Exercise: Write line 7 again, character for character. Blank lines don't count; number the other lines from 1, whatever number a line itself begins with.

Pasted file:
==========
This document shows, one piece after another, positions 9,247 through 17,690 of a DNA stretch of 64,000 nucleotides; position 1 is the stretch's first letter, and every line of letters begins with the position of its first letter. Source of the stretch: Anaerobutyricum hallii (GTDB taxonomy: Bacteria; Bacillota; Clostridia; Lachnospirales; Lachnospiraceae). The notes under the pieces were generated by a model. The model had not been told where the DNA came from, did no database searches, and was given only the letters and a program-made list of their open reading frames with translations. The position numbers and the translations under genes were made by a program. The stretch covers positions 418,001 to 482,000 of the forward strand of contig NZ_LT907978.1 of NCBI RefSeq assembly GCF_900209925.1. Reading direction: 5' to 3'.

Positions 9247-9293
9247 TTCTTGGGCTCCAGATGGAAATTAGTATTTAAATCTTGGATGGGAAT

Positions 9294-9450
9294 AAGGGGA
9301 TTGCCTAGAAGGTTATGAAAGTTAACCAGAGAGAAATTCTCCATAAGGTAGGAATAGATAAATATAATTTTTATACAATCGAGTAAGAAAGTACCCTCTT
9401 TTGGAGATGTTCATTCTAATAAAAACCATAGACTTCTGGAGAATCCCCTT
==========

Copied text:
9401 TTGGAGATGTTCATTCTAATAAAAACCATAGACTTCTGGAGAATCCCCTT